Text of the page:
DVD & Blu-ray Reviews

Atonement, Blu-ray (2007/2010)

This beautifully-constructed film has the air of a true classic from its very first scene.

Published on January 28, 2010

Atonement, Blu-ray (2007/2010)

Atonement, Blu-ray (2007/2010)

Starring: James McAvoy, Keira Knightley, Vanessa Redgrave
Studio: Focus Features/Universal  61112004 [1/26/10]
Video: 1.85:1 for 16:9 color, 1080p HD
Audio: English & French DTS-HD Master Audio 5l1., French or Spanish DTS 5.1
Subtitles: English SDH, French, Spanish
Extras: Feature commentary by director Joe Wright, Deleted scenes, “The Making of Atonement.” “From Novel to Screen: Adapting a Classic,” BD Live 2.0
Length: 2 hours 3 minutes
Rating: *****

This beautifully-constructed film has the air of a true classic from its very first scene – something in the general style of Merchant Ivory but with even more affecting drama and depth.  The director of Pride & Prejudice returned with a film of even greater achievement – an epic story of love and betrayal. It has an all-star cast, shooting the English gentry scenes at a gorgeous country estate, and the war scenes with a gritty and unsettling realism.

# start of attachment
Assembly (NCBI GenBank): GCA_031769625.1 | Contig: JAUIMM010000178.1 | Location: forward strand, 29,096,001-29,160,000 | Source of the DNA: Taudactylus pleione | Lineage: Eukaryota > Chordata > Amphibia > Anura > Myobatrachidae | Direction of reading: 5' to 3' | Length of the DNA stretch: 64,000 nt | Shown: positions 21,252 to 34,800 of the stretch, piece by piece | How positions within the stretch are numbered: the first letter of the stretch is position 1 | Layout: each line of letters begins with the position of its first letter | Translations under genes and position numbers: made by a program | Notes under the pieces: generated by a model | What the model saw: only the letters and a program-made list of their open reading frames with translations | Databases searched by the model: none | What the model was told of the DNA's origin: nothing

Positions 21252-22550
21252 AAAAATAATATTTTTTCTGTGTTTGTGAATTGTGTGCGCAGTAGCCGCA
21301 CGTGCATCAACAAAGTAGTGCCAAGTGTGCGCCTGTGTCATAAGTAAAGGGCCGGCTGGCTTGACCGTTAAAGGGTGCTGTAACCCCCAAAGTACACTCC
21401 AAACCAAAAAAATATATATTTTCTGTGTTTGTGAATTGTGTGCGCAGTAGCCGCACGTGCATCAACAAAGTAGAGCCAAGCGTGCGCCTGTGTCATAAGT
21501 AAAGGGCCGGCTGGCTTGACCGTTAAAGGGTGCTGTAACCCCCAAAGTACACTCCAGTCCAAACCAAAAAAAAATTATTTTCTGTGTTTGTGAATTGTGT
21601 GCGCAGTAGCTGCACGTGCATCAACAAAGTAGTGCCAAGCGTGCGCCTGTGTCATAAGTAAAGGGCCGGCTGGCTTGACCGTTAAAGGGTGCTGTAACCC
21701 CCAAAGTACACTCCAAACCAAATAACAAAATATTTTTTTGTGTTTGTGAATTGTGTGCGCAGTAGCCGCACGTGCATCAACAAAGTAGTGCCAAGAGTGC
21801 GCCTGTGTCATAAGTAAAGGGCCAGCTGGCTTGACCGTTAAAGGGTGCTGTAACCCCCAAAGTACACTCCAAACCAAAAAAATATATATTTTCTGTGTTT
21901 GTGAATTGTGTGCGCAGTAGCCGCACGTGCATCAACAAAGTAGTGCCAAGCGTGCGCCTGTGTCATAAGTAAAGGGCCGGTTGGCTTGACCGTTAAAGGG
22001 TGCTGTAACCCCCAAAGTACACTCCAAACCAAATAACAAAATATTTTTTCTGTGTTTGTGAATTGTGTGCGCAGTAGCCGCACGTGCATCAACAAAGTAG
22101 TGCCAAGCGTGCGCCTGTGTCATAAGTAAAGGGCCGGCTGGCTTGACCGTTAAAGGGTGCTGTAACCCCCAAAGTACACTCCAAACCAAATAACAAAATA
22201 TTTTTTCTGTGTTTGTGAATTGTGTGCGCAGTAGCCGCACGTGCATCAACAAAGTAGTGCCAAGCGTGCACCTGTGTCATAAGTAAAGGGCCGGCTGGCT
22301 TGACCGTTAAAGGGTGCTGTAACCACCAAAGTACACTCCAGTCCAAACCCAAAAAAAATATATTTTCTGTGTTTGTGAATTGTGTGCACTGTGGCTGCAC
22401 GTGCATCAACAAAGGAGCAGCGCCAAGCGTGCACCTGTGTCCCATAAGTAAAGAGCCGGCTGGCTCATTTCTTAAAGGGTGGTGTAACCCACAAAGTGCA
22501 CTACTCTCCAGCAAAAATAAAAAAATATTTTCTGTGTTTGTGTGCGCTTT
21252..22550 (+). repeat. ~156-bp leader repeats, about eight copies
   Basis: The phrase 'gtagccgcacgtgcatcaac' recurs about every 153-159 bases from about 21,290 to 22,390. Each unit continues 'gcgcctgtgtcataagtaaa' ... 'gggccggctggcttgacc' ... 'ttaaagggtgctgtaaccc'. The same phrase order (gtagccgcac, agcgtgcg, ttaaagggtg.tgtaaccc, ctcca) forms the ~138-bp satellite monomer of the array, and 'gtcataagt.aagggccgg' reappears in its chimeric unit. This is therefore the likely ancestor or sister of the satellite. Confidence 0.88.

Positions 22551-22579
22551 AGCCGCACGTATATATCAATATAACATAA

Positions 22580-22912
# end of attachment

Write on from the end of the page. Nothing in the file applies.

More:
Keira Knightley is again featured in another Joe Wright film, playing the older sister, whose younger sister sees her in two situations with a childhood friend she loves, and misunderstands their import so completely that she later tells a lie about the young man that ruins his life and the couple’s relationship. The miscreant younger sister is shown at two other points in her life, as she deals with making atonement for the terrible thing she had done. Both she and her older sister work as nurses during WWII, and the film concludes with part of a TV interview with the elderly woman author, who has finally written a novel in which she reveals her deed and brings together in the story her sister and her soldier lover. The war scenes at Dunkirk use a thousand extras and are very moving and realistic. James McAvoy’s believable acting shows he was deeply affected by the drama of the story, which closely follows the book by Ian McEwan.

The cinematography is perfect for each scene, the Blu-ray transfer looks crisp and glowing with color when appropriate, and the original music – with a haunting main theme – serves the emotional tones of the film most successfully.  The two documentaries in the extras are well worth viewing.

 – John Sunier

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